Tuesday, 16 June 2020

No-one can do your marketing for you

What type of marketing help do you need?

Most that contact me want someone to "come and do it for me".
"Will you write my website for me?"
"Will you be doing the posts to social media for me?"
"Will you find me new business...get me sales?"

In short: 
"Will you do my marketing for me?"

The answer is simply "no, I won't."

Which then brings us to the interesting question: what will I do for you?

I re-discovered the below framework from my class notes when I did an MBA some years ago, and it gives an excellent overview of the types of outsider roles a consultant can play.


Kiel & Mclendon's Consulting Roles
Kiel & Mclendon's consulting roles

The "will you do it for me" type sits in the bottom right-hand block: the "hands-on expert". I will do it for you...I will tell you (exactly) what to do. The "come and do it for me expert" is what most business owners dream of after years of marketing frustration driven by a lack of time and costly activities with little sales to show for it.

But from my experience, the bottom right-hand block hardly ever is a true solution for the small/medium-sized business, and here's why:

Firstly, the right answer is that no-one has done exactly what you are doing, before. As a business owner, you are on a lonely, unique journey. As a small / startup business, there is no "exact replica" of your business somewhere else. Your business, your customers, your market environment...your type of people, your style of doing it...your brand. It is all unique. There is no perfect "let me show you how" kind of help out there for young businesses. We are all creating something new; not learning to drive an old car.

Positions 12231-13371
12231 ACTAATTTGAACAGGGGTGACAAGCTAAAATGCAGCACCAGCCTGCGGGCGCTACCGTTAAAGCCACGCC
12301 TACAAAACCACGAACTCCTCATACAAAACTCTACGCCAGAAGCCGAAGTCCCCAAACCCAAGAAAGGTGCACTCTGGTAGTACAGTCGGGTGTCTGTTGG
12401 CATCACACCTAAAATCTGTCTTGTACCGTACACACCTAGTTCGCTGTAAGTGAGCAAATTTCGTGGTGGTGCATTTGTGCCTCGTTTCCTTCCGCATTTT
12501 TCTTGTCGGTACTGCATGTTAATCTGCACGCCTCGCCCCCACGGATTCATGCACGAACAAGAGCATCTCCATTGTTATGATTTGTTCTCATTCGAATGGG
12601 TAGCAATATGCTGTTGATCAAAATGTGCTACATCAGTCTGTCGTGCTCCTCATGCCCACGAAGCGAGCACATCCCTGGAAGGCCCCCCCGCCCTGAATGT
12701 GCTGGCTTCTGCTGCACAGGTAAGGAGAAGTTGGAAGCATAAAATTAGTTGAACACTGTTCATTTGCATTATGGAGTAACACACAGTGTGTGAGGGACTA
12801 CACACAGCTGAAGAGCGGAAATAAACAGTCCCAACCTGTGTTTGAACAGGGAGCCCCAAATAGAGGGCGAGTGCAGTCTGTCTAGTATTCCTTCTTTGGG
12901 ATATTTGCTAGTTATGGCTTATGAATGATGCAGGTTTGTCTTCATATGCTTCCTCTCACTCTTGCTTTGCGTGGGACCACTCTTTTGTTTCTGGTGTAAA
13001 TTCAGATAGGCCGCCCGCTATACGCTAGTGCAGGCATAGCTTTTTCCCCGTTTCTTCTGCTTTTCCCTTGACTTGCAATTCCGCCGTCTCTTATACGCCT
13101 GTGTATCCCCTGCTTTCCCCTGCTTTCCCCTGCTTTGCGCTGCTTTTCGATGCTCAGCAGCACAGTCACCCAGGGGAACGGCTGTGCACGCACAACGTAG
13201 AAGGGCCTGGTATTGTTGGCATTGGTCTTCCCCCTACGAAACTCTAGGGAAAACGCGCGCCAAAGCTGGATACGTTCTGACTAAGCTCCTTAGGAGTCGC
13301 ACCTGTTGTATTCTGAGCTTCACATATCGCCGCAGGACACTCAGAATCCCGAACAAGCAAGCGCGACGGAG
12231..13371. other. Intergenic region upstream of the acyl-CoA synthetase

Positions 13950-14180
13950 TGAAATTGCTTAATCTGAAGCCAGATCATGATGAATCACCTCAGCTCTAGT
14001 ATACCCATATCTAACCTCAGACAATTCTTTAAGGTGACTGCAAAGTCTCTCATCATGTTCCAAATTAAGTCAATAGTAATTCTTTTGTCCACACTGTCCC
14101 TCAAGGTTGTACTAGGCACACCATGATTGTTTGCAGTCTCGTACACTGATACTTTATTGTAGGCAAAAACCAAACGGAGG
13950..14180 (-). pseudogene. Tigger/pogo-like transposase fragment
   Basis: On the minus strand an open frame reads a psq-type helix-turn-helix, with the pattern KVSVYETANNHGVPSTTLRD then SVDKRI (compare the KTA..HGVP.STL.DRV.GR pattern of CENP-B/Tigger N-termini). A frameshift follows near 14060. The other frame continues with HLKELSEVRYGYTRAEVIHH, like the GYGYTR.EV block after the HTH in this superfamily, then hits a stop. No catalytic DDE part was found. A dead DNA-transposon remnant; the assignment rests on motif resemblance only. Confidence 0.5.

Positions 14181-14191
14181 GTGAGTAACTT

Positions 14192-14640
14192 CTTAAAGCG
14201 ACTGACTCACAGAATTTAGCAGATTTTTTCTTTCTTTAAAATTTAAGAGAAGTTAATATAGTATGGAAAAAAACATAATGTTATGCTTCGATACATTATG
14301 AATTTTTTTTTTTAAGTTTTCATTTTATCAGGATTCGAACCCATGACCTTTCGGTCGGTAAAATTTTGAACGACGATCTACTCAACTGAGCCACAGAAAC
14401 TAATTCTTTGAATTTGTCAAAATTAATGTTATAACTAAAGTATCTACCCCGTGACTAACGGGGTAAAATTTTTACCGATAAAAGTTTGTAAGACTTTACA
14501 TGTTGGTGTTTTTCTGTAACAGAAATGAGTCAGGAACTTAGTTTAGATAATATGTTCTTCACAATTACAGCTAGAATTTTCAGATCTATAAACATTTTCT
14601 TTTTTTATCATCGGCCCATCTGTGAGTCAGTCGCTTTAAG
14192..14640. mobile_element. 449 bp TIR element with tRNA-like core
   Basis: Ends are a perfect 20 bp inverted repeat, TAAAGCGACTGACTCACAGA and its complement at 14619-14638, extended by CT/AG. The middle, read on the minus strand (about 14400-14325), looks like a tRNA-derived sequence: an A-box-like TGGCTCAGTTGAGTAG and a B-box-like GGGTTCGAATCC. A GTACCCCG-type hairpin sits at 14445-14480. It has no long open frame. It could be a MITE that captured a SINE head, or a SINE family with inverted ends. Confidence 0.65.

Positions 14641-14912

Secondly, because your business is your creation - your baby - everything is personal. There is almost no chance that you are going to let someone else tell you how you should do marketing for your business. You will not merely sit back and let another person build your company, the way they want to. You are going to want to be part of it, at least up to the point where the business is large enough that it is starting to operate independently from you (when a company goes from "medium" to "large" and starts to corporatize). Until this point, it's your business, and no-one is going to tell you how to package it to the outside world. Either they work with you, or they will eventually get the boot.

The "come and do it for me expert" is what most business owners dream of after years of marketing frustration...

Thirdly, as a small-medium sized business, it is suicide to leave the sales and marketing activities entirely in the hands of someone else. By removing yourself from these activities, you are stepping away from the coalface of market interaction where the real learnings take place. There's a good bit of advice in Silicon Valley that goes something like this: "as the owner, you should not be in your office, but out in the market". Being out in the market is where sales and marketing takes place, and this cannot be anyone else's primary responsibility than the owners'.